A Personal and Rhetorical Review of The Crucible of Doubt

Givens, Terryl and Fiona. The Crucible of Doubt: Reflections on the Question for Faith. Salt Lake City: Deseret Book, 2014. 168 pages. $19.99 in hardback, $11.99 Kindle. Reviewed by Jonathan Langford.

Back in 2012, Ensign Peak (an imprint of Deseret Book), published The God Who Weeps, also by Terryl and Fiona Givens, which I described in an earlier review as both “explain[ing] to non-believing readers just why Mormonism might reasonably appeal to intelligent, thoughful people” and issuing to potentially doubting Mormons “an implicit invitation and challenge not to leave the LDS Church without spending some time thinking about what the Church teaches and the value those teachings may have.”

The current volume is clearly intended at least in part as a follow-up to that earlier book. And yet the two are quite different, in several important ways. Unlike The God Who Weeps, The Crucible of Doubt both is more overtly directed toward members of the LDS Church (hence, perhaps, its lack of the Ensign Peak imprint?) and more specifically addresses potential sources of doubt that may trouble such readers. As such, the style is more personal and direct, the tone less abstract, though still both conceptually broad and intellectually rewarding. To illustrate what I mean, compare the following two quotes, both chosen at random by flipping open the two books:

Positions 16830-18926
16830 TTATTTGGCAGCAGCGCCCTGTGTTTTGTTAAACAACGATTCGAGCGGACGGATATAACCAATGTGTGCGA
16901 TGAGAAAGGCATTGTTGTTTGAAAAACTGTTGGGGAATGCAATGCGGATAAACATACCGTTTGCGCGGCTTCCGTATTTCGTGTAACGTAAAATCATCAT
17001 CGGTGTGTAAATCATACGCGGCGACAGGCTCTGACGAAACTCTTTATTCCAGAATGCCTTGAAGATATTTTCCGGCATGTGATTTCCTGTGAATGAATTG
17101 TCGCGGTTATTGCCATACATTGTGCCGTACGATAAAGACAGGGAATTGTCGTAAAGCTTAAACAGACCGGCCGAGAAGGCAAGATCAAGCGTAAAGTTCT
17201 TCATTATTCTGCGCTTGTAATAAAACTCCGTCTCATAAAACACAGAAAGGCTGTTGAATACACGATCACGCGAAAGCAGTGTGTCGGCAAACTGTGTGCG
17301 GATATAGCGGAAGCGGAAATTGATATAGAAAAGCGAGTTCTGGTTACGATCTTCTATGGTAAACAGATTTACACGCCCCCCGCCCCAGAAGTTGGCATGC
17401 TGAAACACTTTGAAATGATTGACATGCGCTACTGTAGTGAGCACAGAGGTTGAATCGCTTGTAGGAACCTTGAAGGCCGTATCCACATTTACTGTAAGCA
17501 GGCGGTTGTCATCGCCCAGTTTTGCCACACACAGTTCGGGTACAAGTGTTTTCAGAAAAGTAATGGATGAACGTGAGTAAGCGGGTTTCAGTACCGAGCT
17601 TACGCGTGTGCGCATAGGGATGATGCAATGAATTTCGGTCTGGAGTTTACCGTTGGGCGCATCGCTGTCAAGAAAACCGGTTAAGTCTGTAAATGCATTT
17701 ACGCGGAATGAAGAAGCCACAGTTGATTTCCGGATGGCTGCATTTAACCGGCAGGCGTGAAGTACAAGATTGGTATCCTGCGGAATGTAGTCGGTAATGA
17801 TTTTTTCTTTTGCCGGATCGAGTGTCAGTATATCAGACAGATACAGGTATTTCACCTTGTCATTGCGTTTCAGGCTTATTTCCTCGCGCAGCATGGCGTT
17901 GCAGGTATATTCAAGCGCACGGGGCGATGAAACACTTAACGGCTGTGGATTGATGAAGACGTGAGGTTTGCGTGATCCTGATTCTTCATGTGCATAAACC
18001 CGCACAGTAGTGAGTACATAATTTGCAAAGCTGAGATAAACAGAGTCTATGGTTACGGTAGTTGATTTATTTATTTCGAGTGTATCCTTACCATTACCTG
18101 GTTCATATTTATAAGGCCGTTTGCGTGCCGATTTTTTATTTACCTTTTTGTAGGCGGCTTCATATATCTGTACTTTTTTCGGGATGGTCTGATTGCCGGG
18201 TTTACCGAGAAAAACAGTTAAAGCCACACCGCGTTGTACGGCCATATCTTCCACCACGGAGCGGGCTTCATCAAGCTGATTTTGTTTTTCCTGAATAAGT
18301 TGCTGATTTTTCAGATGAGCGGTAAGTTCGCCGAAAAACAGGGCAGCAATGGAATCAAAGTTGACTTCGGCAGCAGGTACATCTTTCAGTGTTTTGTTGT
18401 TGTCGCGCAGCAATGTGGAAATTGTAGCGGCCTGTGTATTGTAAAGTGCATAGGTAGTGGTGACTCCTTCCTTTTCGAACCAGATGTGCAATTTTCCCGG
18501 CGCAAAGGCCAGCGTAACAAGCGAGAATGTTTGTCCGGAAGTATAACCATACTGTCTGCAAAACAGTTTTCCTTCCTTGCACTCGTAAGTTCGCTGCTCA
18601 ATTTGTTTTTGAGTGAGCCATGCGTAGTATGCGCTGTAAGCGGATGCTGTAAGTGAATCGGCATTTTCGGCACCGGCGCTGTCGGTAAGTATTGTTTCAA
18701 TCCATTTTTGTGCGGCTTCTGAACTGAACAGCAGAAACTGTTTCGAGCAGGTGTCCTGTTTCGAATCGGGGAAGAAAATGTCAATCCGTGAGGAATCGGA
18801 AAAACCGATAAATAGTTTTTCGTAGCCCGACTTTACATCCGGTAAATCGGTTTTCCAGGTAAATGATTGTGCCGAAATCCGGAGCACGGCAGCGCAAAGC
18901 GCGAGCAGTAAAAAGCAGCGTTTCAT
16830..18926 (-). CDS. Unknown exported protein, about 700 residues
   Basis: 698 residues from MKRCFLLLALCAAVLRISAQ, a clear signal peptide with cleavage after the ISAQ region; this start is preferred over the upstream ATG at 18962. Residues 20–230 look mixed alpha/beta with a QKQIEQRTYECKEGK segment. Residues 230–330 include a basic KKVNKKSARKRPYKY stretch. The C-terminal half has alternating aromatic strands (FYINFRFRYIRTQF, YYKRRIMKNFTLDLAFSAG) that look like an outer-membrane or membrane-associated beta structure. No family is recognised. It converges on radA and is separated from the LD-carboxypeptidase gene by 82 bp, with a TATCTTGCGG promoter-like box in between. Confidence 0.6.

“Most human hearts, we find, are made of penetrable stuff. Several catalysts to change open to our possible futures” (The God Who Weeps, p. 85).

“If God can transform cosmic entropy and malice alike into fire that purifies rather than destroys, how much more can He do this with the actions of well-intentioned but less-than-perfect leaders” (The Crucible of Doubt, p. 79).

The God Who Weeps cites a broad combination of poets, novelists, theologians, and other noteworthy writers from across and even beyond the Christian tradition; The Crucible of Doubt is equally quote-laden, but with more of an emphasis on Mormon leaders. Where The God Who Weeps summarizes its argument in five clear propositions, each spelled out in the Introduction and expanded upon in a later chapter, The Crucible of Doubt refrains from self-summarization. The God Who Weeps uses a chatty, less formal endnote format to cite its sources; The Crucible of Doubt employs standard endnotes. Continue reading “A Personal and Rhetorical Review of The Crucible of Doubt”